I recently sat in on a casting session for a major television drama. The actors auditioning for roles ran the gamut from semi-celebrities to total unknowns. Some held the script, others were empty-handed. Some sat, some stood. Some were chatty, others were quiet. None of those things were determining factors in the quality of their auditions, which ranged from deeply moving to laughably inappropriate. But the actors who stood out all had one thing in common: they were word-perfect. And if an actor flubbed a word, they or the casting director would ask to do it again.
Do you know why it’s particularly important to be word-perfect when auditioning for TV shows? Because television is a writer’s medium. From Aaron Sorkin to Shonda Rhimes to Vince Gilligan, the writing on TV these days is second to none and it seems like it’s only going to keep getting better. We are entering a new golden age of television.
Look at the TV shows you love, and the executive producer and creator is also most likely the show’s head writer. In episodic television, the writers are the engines who drive the show; everyone else is along for the ride. To extend this poor metaphor, while bucket seats and windshield wipers are vital, without the engine, the car goes nowhere. Television writers plan the season, oversee hiring directors and actors, and are intimately involved with making every episode. The show is their baby, their creation. Their child was born of words on a page and most great writers slave over every syllable. They make choices with language the way painters choose a color: deliberately. Can you imagine auditioning for Shakespeare and saying, “To be, or...die?” You wouldn’t get cast.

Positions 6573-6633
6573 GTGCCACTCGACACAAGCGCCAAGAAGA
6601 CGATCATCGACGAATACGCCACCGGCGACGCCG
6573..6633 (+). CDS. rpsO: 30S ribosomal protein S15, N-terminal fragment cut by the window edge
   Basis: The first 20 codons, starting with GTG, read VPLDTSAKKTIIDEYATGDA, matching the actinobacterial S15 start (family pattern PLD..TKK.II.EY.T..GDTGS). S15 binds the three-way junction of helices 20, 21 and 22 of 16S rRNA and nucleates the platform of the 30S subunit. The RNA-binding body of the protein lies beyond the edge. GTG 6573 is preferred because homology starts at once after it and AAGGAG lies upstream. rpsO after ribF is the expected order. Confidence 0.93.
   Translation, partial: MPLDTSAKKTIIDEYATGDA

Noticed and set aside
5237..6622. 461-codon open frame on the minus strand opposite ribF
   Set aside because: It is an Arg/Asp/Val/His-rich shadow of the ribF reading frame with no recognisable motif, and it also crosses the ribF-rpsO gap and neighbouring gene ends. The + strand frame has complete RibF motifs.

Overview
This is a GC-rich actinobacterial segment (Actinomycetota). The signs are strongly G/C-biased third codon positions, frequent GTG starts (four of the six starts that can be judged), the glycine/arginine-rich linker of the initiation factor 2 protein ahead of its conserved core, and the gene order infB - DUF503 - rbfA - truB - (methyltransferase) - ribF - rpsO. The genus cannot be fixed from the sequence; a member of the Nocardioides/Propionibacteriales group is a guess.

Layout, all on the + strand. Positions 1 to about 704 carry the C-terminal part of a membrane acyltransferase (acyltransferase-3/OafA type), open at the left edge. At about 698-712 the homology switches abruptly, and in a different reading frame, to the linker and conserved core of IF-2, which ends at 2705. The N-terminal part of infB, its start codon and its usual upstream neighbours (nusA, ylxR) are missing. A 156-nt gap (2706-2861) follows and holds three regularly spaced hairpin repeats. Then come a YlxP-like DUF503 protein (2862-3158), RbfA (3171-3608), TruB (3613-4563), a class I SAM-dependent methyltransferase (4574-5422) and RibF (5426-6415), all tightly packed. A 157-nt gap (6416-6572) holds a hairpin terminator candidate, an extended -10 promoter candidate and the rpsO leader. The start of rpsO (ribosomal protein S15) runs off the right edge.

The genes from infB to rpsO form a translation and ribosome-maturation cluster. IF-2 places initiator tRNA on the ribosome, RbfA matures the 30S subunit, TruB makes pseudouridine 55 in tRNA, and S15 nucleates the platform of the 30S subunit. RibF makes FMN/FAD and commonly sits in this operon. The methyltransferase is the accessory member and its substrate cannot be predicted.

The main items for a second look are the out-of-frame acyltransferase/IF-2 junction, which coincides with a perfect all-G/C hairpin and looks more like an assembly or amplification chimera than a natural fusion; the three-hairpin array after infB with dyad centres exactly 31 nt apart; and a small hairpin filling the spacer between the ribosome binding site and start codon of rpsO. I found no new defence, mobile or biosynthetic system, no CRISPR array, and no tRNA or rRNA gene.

READ: How to Become a TV Actor
What then is an actor’s job in an audition for an episodic drama? Some of the best advice comes from Aaron Sorkin and Martin Sheen in an early episode of “The West Wing” when Sorkin (evoking Hamlet) wrote, “Words! Words! Words when spoken out loud for the sake of performance are music. They have rhythm and pitch and timbre and volume. These are the properties of music. And music has the ability to find us, and move us, and lift us up in ways that literal meaning can’t. Do you see?” I can’t say it better.
But what if you’re auditioning for a comedy? Almost all television is writer-driven and if you’re auditioning for shows like “Black-ish,” it’s best you stick to the script unless you’re instructed otherwise. Single camera comedies have a little room for ad-libbing, but only if you’re a better writer than the person who booked that staff-writing job.
Even in sketch comedy based shows like “Teachers” and “Wrecked,” the writers write the jokes, and while there may be some collaboration on set, at the audition, your job is from the page. In multi-cam comedy, the music Sorkin describes is especially present, with almost every third line written as a laugh line (or gesture) and the structure is nearly ironclad. Eric Idle wondered what aliens would think of the human race if Monty Python were all they knew of us. Consider the same question for “I Love Lucy,” “Cheers,” or “Black-ish.” Or Shakespeare, as if all Elizabethans spoke in iambic pentameter!
Sitcoms are the popular poetic narrative form of our time. While they are rooted in classic comedy and reflect our contemporary lives, they are not realistic. (Neither was Shakespeare actually. Did you know that the real Richard III had an ordinary spine, for example?) TV writers write poetically, even if it isn’t literally poetry.
Sorkin’s suggestion of finding the music within the text is one of the ways I teach actors to “improvise” without changing the script. In my previous Backstage articles, I’ve written about games like Singing Dialogue, which bring spontaneity and presence to the text so well prepared, scripted scenes seem to be happening for the first time—because great acting looks improvised.
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